This paper will draw on the authors’ experiences of anecdotal student feedback regarding fatigue with learning through digital resources. While the disruption of the pandemic called for a rapid transition to digital delivery, we consider the extent to which this should be employed as an ongoing pedagogical practice. In other words, should what was seen as innovation now be accepted as business as usual?

As academics and course leads in a multi-disciplinary institution grounded in the tactile processes of making as a tool for thinking (Ingold, 2010), the authors have observed a loss of hand and haptic skills across pandemic cohorts – as has also been seen in a range of contexts within and outside education and training. In addition to this, an imagination deficit has been observed, where the instability of the current world of students, the digital sterilisation of content, and the threats of Artificial Intelligence have resulted in a hesitancy to experiment and a loss of the hope that fuels imagination. Whilst not a direct focus of this paper, there is a relationship between these observations, and a more general concern for the wellbeing of young people immersed in digital technologies.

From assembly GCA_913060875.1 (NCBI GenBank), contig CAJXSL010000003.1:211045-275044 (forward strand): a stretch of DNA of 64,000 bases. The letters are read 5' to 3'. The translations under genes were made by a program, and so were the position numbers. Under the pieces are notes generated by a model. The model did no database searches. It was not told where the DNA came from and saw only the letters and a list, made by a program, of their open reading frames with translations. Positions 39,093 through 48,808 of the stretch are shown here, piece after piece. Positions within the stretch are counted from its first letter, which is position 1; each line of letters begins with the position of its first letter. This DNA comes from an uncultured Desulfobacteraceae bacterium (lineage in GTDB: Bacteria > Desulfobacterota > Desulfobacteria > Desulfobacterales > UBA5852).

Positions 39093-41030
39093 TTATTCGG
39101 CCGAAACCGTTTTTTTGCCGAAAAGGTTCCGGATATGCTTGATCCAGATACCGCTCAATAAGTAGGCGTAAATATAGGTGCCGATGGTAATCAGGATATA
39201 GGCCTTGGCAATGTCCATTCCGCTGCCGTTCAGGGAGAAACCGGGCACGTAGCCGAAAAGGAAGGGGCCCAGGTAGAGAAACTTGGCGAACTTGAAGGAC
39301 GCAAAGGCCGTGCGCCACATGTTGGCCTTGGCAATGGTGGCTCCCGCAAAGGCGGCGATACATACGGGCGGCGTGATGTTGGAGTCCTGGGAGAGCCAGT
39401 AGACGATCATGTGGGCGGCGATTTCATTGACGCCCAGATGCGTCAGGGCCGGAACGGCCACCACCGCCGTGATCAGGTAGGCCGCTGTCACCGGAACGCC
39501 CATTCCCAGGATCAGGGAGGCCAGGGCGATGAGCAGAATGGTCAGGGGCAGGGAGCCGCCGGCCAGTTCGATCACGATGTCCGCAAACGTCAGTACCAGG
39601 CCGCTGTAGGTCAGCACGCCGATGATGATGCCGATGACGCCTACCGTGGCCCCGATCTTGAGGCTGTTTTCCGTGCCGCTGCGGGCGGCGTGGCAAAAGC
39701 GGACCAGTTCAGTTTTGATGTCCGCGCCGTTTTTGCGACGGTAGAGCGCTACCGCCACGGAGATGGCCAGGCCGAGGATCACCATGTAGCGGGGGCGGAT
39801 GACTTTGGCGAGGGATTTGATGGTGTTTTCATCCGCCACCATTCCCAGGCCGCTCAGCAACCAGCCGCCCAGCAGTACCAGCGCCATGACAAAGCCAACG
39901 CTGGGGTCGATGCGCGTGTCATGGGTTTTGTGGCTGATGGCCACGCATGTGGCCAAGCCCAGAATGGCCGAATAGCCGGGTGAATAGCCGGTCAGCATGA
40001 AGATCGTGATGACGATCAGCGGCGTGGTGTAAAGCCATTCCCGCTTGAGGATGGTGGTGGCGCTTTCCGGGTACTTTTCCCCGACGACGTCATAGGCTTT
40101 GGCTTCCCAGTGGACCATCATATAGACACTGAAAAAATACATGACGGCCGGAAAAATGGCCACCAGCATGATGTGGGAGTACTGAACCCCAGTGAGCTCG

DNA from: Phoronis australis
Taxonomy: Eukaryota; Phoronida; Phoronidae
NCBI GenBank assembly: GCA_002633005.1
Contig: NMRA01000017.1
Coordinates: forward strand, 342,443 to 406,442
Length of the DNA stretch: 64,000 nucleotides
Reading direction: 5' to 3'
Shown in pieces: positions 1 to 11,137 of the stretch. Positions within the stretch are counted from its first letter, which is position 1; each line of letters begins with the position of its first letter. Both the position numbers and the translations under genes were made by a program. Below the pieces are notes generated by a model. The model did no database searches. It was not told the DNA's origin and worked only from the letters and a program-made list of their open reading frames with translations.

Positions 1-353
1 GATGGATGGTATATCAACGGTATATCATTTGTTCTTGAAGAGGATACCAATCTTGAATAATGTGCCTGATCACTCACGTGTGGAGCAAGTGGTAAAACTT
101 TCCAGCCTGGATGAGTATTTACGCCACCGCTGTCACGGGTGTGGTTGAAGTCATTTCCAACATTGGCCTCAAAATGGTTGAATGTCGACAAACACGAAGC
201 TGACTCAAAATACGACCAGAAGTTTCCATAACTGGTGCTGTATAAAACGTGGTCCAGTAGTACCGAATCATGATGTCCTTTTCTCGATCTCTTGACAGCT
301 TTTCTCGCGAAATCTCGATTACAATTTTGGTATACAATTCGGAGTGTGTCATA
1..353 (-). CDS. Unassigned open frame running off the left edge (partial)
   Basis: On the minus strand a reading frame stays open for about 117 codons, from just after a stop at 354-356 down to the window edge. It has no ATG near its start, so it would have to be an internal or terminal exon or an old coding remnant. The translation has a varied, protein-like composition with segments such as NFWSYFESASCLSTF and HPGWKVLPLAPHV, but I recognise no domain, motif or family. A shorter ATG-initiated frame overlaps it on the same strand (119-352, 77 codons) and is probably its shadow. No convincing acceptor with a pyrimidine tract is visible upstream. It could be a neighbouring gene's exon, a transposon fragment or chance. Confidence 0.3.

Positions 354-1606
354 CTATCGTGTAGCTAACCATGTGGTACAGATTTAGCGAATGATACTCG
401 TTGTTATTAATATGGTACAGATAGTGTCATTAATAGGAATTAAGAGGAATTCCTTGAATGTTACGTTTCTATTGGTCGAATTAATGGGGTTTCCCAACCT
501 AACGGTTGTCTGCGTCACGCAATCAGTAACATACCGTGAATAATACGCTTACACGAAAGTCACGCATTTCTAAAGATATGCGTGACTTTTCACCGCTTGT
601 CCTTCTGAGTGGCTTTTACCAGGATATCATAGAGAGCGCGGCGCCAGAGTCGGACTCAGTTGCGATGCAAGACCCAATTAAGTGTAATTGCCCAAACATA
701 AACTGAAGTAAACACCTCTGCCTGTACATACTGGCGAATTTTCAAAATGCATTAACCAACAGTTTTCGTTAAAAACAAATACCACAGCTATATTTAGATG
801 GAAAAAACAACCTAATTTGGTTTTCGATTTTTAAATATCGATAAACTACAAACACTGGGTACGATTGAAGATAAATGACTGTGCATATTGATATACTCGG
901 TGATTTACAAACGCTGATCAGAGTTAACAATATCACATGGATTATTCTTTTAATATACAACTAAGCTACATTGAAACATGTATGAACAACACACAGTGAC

The conditions of the pandemic required a rapid digital pivot in education and has resulted in a vastly different teaching and learning landscape. In a previous paper we outlined the opportunities and flexibility afforded by hybrid delivery modes when creating student Communities of Practice as a method of cohort building across disparate classes (Goddard and Vickers, 2021). We then went on to contribute to a deeper institutional study of the benefits of Microsoft Teams as a platform for hybrid teaching under the title of Studio Teaching on the MS Teams Platform as a Scalable Model for Innovation in Education (with colleagues Emma Mills, Chloe Cassidy, Karin Watson, and Dr Mark Ian Jones). Having explored these digital innovations, we are now keen to contribute to a more nuanced understanding of best practice educational delivery for students, shaped by the challenges of an institutional rebound following the pandemic.

Responding to this notion, this paper will reflect on current literature examining the loss of tactile and haptic making skills and this perceived imagination deficit in design students and speculate on these ideas in the context of modes of educational delivery in art and design schools now. This is with a view to framing a study and potential interrogation of the ongoing value of digital resources within a broader pedagogical framework for art and design schools.


Goddard, S. and Vickers, C. (2021). Resilience Building in Graduating Students: The Role of Scalable Communities of Practice. Retrieved 31/7/2023 from https://acuads.com.au/wp-content/uploads/2022/04/GoddardVickers_ACUADS_copyedit.pdf

Ingold, T. (2010). The Textility of Making. Cambridge Journal of Economics 34, 1, pp.91–102. https://doi.org/10.1093/cje/bep042

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Stream C: Panel Two